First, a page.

By the A.M. Costa Rica staff
The United Nation’s Children’s Fund is urging
that the United States does not detain illegal
youngsters who are successful in sneaking into
The Fund also said Tuesday that every month,
thousands of children from Central America
risk being kidnapped, trafficked, raped, or
killed as they make their way to the United
States to seek refuge from brutal gangs and
stifling poverty, and there is no sign this
trend is letting up.
The U.N. agency said that in the first six
months of 2016, almost 26,000 unaccompanied
children and close to 29,700 people traveling
as a family, mostly mothers and young
children, were apprehended at the U.S. border
with Mexico. That is on top of the 16,000 from
El Salvador, Guatemala and Honduras who were
apprehended in Mexico in the first six months
of 2016, it reported.
At its peak, the first six months of 2014,
more than 44,500 unaccompanied minors were
apprehended at the U.S. border, the Fund
The Fund said there was no sign of this wave
of migrants letting up. By contrast, more than
60,000 unaccompanied minors, mainly from the
Middle East, entered Germany this year
The report puts into perspective the effort in
which Costa Rica agreed to house 200
youngsters while they are being prepared to
move to the United States under an Obama
The Children’s Fund said that in
addition to not detaining the illegal
immigrants, the United States should give them
full access to health care and other services
and should allow them to live with their
families whenever possible.
The Fund also noted that the illegal
immigrants who are caught and given civil
immigration hearings are more likely to be
deported if they do not have a lawyer. It said
40 percent of unrepresented youngsters are
deported compared to just 3 percent of those
who have lawyers.
In most cases, those who have lawyers also
have family with funds already living in the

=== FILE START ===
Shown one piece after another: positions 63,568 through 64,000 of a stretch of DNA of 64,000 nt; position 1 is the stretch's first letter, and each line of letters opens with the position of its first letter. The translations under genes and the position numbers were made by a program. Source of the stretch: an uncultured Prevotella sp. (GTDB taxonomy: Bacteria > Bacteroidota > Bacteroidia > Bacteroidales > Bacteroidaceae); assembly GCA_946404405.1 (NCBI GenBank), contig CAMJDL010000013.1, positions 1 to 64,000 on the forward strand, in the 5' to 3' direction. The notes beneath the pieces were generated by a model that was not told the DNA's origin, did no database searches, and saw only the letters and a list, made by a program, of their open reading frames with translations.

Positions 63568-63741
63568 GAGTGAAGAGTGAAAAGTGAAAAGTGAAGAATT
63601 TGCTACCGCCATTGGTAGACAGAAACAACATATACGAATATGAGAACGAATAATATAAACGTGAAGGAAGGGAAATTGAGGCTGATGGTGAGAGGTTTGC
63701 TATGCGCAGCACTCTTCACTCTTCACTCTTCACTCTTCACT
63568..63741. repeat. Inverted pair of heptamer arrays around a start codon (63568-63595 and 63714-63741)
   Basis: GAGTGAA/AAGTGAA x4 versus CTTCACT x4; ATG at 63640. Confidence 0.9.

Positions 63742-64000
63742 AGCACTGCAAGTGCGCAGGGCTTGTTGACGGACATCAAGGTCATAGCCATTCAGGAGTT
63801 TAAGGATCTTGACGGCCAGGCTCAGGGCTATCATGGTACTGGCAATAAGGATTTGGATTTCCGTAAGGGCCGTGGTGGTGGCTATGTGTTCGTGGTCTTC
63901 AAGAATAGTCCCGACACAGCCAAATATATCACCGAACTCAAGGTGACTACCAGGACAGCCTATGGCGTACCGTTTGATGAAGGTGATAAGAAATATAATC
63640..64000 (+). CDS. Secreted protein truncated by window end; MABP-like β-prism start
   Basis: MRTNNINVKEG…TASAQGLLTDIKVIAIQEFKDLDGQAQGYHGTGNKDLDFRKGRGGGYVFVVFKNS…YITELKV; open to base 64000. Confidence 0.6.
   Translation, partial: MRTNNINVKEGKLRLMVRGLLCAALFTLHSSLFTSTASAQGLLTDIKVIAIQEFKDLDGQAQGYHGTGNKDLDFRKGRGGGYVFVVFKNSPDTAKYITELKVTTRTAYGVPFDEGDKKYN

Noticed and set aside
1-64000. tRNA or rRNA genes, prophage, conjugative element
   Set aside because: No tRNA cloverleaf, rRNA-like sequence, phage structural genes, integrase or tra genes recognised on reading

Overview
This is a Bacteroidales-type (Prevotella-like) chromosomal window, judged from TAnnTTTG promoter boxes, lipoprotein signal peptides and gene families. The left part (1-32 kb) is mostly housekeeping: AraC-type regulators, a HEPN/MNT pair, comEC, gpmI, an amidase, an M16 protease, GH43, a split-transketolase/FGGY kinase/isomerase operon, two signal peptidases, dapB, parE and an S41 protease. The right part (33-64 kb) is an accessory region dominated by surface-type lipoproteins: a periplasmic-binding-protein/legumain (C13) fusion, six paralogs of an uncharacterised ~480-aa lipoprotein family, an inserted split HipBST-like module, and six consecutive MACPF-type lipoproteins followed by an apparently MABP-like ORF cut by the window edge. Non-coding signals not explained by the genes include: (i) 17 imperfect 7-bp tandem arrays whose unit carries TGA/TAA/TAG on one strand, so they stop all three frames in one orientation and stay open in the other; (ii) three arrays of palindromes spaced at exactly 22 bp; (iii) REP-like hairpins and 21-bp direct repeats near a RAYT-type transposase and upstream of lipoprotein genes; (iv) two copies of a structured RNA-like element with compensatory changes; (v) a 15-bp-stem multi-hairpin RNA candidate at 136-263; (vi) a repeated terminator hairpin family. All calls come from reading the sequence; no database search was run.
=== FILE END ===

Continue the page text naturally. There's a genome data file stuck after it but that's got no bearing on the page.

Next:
The statement from the U.N. agency appears to
be the start of a campaign because news media
all over the world have aired the statement.
The release was based on a larger report. The
goal appears to be to generate support for a
new U.S. program.
The Fund repeated the often-stated claim that
the migrants are fleeing gang violence in
their homelands, although poverty plays a
The United States has special visas for
refugees who are victims of crime or of human
When unaccompanied child migrants are detained
at the U.S. border, they are sent to
government-operated shelters or are put in
foster care homes, according to wire service
reports. The Children's Fund said they are
often in this situation for about one month
and then are handed over to sponsors, who are
often relatives. Children traveling with a
parent risk swift deportation or months of
detention, it added.
Children's Fund graphic
report on Central American kids
“These vulnerable children, many of
whom are traveling without an adult, need
every step of the way, in their home countries
of El Salvador, Guatemala and Honduras, which
have some of the world's highest murder rates,
as they cross Mexico, and when they arrive in
the United States,” the Children’s Fund said in
its report, “Broken Dreams - Central American
children's dangerous journey to the United
Those who are deported face the risk of being
attacked or killed by the gangs they sought to
escape, the fund said.
On July 26, U.S. Citizenship and Immigration
Services announced a new program to allow up to
9,000 migrants to enter the country legally.
This is the Central American Minors program in
which Costa Rica plays a part.
The Central American Minors Refugee/Parole
Program provides certain qualified children
in El Salvador, Guatemala and Honduras a
safe, legal and orderly alternative to the
dangerous journey that some children are
currently undertaking to the United States,
the U.S. agency said.
Only certain parents who are legally present
in the U.S. are eligible to be qualifying
parents and file for their children, said
the federal agency, adding that each
qualified child must be unmarried, under the
age of 21 and reside in El Salvador,
Guatemala or Honduras. In certain cases, the
parent of the qualifying child may also
qualify for access if that parent is the
legal spouse of the qualifying parent in the
United States, it said.
Applicants for the Central American
Minors program will be processed and
selected outside the United States,
according to the plan.
The Obama administration hopes the program
will slow the flow of minors to the U.S.
border. The U.N. Children’s Fund is involved
in making the selections of the refugees.
The three Central American nations, El
Salvador, Guatemala or Honduras, have
special relationships with the United
States, based on a long history. For
example, many from El Salvador sought and
won legal refugee status in the States
during that country’s civil war from 1980 to
A spokesperson for the U.S. Embassy said
Tuesday that youngsters brought here under
the resettlement program would not be gang
The success of the program would seem to
hinge on the Nov. 8, U.S. elections. The
Republican candidate, Donald Trump, has said
he would seal off the southern border
against illegal immigrants.